Chapter 1: The Last Night Before the Hurban of Ozerow

Everyone in the town knew it—tomorrow the Hurban of Ozerow would take place. Ozerow would cease to exist. People recalled the destruction of the first Temple by the Babylonian king Nebuchadnezzar and that of the Second Temple by Titus, the wicked emperor of Rome. People recalled the other Hurban, which had taken place 28 years before, almost to the day. On that October day of 1914, a tzarist commander, mimicking the parched earth policy of the Russian general Kozukow in the war against Napoleon, sprayed the houses with naptha, and burnt the entire town to its foundations. “Got wet hubn rahamunes,” God will have pity on the remnants of Israel. Was not Ozerow rebuilt, replacing the rotten wooden houses with those made of white rectangular stone, with a new synagogue, sporting intricately carved pillars and a large Beth Hamidrash, which had become the envy of the surrounding shtetlach?

This time, not a single building was to be destroyed. Only the people would be taken away. There were some 5,000 souls whose ancestors had lived in this town since the 16th century. In addition, many newcomers, mostly young people who had somehow escaped from the liquidation of the Nazi ghettoes of Warsaw and Lodz, or who were exiled from Vienna and Vlatzlavek (Włocławek) by the Germans.

Frequently in my nightmares, I find myself conversing with my father and mother, my younger brother and sister, and many of the townspeople. All were to be taken to the railroad station at Yashitz and loaded into freight cars for transport to the “East.” At that time, no one in town had an inkling of the existence of Oświęcim, Majdanek, or Treblinka, or imagined the existence of extermination camps. Tomorrow nearly the entire population of the town—men, women, and children—would disappear. They would be slain or shipped to place from which, to my knowledge, no one, not a single person, escaped to tell the story of exactly what happened to them. The eyes of the people mirrored the quiet hope, the unexpressed confidence that they were leaving their ancestral home only for a brief interval.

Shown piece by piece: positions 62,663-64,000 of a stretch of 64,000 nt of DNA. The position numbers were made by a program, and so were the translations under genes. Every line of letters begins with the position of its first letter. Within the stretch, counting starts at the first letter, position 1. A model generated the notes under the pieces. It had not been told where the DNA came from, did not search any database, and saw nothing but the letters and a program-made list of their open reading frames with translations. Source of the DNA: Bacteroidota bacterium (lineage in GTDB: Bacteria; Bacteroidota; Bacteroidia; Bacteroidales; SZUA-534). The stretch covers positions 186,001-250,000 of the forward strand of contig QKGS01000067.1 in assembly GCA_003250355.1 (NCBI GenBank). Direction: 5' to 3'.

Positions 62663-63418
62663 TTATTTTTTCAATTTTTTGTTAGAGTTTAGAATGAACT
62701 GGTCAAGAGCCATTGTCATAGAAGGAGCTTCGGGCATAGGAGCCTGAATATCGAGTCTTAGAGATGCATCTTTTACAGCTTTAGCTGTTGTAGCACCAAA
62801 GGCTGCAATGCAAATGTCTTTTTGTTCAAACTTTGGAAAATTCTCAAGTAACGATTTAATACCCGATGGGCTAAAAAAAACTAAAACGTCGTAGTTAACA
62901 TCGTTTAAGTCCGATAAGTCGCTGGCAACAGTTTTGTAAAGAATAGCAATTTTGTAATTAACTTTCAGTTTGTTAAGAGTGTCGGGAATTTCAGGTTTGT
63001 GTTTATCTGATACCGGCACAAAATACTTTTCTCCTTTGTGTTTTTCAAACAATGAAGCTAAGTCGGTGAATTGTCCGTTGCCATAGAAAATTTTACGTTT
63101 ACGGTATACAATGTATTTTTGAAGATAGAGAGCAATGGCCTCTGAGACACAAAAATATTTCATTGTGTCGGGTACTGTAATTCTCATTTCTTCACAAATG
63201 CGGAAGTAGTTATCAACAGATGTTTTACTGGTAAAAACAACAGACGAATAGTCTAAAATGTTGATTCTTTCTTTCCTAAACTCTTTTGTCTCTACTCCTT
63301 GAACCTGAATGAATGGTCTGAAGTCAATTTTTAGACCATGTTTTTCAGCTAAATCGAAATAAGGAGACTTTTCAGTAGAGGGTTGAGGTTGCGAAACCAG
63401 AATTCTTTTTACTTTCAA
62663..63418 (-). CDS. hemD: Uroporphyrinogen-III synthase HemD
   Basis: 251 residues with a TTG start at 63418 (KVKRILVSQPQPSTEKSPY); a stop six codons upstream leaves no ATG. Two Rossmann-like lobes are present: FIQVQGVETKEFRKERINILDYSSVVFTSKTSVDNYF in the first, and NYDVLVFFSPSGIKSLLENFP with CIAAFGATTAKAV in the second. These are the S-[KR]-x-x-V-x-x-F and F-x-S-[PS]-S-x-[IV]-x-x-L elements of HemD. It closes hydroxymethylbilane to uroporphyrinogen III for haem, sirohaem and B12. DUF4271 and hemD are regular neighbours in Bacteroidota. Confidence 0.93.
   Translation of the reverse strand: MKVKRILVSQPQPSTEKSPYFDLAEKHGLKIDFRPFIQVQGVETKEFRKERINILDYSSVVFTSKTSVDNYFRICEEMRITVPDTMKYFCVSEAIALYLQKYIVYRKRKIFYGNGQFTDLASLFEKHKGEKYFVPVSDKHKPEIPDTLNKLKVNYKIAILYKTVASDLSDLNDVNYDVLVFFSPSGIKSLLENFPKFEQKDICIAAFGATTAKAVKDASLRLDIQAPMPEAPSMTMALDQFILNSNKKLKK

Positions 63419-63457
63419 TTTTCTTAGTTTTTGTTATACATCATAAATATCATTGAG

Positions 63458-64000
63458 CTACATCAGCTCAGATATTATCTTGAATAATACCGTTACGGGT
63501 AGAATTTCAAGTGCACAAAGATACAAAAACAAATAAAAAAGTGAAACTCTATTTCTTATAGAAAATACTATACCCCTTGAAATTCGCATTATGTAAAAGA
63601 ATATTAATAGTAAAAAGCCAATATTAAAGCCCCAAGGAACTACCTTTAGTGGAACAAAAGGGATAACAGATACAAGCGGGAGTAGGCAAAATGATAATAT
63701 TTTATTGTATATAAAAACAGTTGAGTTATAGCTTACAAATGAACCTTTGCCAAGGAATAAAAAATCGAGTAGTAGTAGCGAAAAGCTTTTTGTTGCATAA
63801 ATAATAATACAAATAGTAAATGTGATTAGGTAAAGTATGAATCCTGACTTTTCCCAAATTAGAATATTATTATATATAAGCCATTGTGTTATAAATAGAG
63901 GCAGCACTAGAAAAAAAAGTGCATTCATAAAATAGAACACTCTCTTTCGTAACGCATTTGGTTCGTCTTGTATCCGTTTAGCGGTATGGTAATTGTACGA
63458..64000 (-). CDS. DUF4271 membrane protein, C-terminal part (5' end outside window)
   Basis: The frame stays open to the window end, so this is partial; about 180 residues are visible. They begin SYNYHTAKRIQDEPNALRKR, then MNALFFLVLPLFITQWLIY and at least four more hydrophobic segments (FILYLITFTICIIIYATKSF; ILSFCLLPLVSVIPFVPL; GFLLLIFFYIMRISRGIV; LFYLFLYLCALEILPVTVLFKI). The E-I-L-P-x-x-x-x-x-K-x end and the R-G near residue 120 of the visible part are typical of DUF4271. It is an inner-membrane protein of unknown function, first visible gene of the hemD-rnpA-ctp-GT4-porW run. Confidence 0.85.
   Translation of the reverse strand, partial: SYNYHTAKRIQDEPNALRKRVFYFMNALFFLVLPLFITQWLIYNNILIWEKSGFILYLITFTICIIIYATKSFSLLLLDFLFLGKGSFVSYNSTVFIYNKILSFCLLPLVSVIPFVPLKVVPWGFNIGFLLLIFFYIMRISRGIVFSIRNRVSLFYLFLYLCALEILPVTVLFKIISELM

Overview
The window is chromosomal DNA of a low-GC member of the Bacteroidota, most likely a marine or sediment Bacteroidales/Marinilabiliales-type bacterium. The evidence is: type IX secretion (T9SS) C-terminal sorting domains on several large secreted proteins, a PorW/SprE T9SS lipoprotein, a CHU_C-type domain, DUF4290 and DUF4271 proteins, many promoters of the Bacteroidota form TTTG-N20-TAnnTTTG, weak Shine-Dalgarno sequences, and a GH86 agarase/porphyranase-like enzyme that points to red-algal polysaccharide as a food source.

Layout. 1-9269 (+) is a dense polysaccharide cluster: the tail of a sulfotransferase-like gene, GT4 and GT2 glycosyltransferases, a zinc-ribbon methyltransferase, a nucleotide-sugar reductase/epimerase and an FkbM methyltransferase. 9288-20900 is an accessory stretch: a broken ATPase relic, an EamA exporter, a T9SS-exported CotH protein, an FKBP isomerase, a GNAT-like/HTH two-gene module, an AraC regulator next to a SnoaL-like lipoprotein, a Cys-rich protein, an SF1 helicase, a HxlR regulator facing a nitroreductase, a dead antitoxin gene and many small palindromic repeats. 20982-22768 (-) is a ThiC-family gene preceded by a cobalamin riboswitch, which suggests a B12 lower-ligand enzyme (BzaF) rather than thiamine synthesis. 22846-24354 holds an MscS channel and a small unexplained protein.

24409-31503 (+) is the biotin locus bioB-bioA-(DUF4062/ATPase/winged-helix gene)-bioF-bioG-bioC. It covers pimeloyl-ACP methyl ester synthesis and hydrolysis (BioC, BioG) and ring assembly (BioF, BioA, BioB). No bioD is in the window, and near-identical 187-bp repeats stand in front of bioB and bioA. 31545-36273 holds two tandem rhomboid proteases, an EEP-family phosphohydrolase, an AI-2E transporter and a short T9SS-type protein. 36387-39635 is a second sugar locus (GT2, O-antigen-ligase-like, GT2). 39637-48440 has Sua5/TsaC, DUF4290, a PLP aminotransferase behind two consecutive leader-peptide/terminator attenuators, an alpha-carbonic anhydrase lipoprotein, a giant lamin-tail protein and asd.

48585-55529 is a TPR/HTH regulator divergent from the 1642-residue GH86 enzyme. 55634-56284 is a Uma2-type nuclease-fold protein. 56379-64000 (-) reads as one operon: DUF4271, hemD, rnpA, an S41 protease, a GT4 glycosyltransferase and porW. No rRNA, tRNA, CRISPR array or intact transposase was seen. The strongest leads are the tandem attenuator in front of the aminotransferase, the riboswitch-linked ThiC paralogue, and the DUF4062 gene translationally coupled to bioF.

Millenia of Jewish history had embedded into the Jews of Ozerow a faith in God’s love of Israel. Just as God had vowed never to destroy the world He had created, so He would never impart power to the tormentors of the Jews to destroy them utterly. God knows, the people of Ozerow had sinned. They had ceased to study His Torah—even before the war the hadorim were becoming empty. Only middle-aged and elderly people attended daily Mincha services regularly and lingered on to listen to the local Talmudic lecturer. But God would not forget his people. Tomorrow will be what it will be: today was Sabbath and the joy of the day of rest emanated from their faces.

The news of the impending transfer to the East came bit by bit. Around Passover of 1942, eye witnesses reported the slaughter of Jews in the Warsaw ghetto, presumably as part of the resettlement of Jews to the conquered lands of the Ukraine. At first these reports hardly affected the mood of the people. Ever since late 1939, waves of Jews had come or been sent by the Germans to Ozerow and neighboring shtetlach. First came the Jews of Vlatzlavek (Wloclawek), then those of Vienna. They brought Jobian stories of the terror perpetrated by the Arian race against the lowly Semites.

The Jews of Ozerow thought that a similar fate would befall them. But nothing except some minor incidents seemed to happen. In fact, in 1940 and 1941, Ozerow seemed to witness a revival. Nay, there was even a feeling that Ozerow was somehow a privileged place on this earth.